KOREA: Sin Tak

As the new moon showed a faint tip over the saw-toothed mountains that circle the walled Korean capital, feeble lights went on in Seoul's tiny, one-room houses. White-coated Koreans gathered in little groups on street corners or hurried home to join curious family circles, and there was an unaccustomed murmur in the air. All through the city rustled the same earnest talk and in all the talk there was the one phrase "sin tak"—trusteeship.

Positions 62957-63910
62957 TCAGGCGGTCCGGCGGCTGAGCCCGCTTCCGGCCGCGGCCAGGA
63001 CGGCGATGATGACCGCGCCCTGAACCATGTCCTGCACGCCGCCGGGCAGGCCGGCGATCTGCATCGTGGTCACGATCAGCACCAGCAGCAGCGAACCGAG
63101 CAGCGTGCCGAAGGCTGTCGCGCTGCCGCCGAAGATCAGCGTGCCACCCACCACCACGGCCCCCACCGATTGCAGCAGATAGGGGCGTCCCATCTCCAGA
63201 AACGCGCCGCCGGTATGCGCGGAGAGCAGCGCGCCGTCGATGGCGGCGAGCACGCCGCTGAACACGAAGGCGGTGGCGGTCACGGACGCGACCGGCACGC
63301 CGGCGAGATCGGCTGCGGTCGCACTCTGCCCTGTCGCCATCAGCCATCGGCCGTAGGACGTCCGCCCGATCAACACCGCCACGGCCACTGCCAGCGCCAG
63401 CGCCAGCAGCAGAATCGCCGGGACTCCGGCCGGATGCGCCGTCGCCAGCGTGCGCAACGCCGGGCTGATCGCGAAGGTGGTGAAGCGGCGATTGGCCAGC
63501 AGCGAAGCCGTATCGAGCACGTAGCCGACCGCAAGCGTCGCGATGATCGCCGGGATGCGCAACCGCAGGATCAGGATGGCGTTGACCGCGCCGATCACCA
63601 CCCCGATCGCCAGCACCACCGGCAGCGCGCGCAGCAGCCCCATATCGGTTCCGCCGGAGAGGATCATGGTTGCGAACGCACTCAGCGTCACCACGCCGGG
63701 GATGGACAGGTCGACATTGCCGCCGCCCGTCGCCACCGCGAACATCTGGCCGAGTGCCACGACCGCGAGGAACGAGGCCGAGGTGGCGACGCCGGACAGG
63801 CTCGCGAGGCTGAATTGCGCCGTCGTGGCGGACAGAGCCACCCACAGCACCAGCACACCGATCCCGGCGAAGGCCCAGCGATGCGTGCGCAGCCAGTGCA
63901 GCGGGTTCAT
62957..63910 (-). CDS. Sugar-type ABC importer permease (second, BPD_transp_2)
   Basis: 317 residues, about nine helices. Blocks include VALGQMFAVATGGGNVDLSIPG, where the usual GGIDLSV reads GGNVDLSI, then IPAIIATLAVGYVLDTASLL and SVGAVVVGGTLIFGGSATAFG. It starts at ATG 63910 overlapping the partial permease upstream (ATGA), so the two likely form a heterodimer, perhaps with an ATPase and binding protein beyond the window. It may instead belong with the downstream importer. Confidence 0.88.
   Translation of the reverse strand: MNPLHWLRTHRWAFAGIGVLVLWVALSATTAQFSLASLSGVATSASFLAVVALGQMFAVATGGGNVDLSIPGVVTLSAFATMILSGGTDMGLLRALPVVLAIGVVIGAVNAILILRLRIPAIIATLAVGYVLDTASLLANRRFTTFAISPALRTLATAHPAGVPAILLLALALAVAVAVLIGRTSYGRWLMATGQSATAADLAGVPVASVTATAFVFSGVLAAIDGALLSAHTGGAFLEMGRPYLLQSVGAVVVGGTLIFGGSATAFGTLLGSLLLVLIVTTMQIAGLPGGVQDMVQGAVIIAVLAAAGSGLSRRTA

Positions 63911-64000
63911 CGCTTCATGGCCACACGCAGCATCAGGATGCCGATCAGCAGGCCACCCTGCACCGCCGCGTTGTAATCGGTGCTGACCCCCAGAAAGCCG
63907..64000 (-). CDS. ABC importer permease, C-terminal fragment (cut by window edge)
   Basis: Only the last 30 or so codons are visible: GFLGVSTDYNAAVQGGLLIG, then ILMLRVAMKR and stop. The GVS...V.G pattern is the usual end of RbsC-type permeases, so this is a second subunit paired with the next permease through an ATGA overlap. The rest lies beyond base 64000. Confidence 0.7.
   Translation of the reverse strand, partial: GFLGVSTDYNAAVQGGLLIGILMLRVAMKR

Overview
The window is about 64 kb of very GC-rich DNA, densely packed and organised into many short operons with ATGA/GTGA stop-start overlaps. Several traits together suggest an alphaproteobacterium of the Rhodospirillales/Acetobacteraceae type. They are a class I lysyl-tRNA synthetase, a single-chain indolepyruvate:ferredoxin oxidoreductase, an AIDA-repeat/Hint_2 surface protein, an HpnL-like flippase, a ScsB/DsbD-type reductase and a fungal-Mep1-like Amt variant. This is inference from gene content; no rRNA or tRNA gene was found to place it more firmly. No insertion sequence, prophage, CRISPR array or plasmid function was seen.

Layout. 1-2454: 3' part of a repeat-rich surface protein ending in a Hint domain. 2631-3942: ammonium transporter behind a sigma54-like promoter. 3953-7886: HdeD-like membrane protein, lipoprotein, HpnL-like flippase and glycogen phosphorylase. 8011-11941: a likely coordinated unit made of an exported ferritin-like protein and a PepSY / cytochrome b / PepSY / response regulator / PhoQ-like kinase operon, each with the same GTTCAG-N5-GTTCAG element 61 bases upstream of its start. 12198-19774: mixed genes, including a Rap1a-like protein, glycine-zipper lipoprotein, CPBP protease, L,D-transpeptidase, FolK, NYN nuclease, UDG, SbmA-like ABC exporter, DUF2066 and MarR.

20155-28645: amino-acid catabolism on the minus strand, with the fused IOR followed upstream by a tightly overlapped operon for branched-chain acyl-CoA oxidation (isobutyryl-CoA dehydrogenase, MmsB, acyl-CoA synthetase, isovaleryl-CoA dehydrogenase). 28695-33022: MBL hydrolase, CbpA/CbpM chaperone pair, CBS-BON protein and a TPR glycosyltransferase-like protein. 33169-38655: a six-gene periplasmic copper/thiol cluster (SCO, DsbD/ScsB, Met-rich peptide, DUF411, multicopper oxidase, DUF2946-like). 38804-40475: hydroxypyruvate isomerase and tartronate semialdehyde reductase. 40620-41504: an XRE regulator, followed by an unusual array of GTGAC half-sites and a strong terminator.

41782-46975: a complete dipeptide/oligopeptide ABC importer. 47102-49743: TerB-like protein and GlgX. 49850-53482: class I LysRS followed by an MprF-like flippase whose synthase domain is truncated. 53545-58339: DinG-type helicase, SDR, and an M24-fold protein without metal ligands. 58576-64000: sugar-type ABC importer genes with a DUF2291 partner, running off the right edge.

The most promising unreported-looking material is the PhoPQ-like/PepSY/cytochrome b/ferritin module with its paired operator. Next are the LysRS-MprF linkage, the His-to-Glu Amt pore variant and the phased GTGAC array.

For the second time since their arrival in Korea, Americans and Russians were meeting to discuss the establishment of a free Korean government—after the period of...

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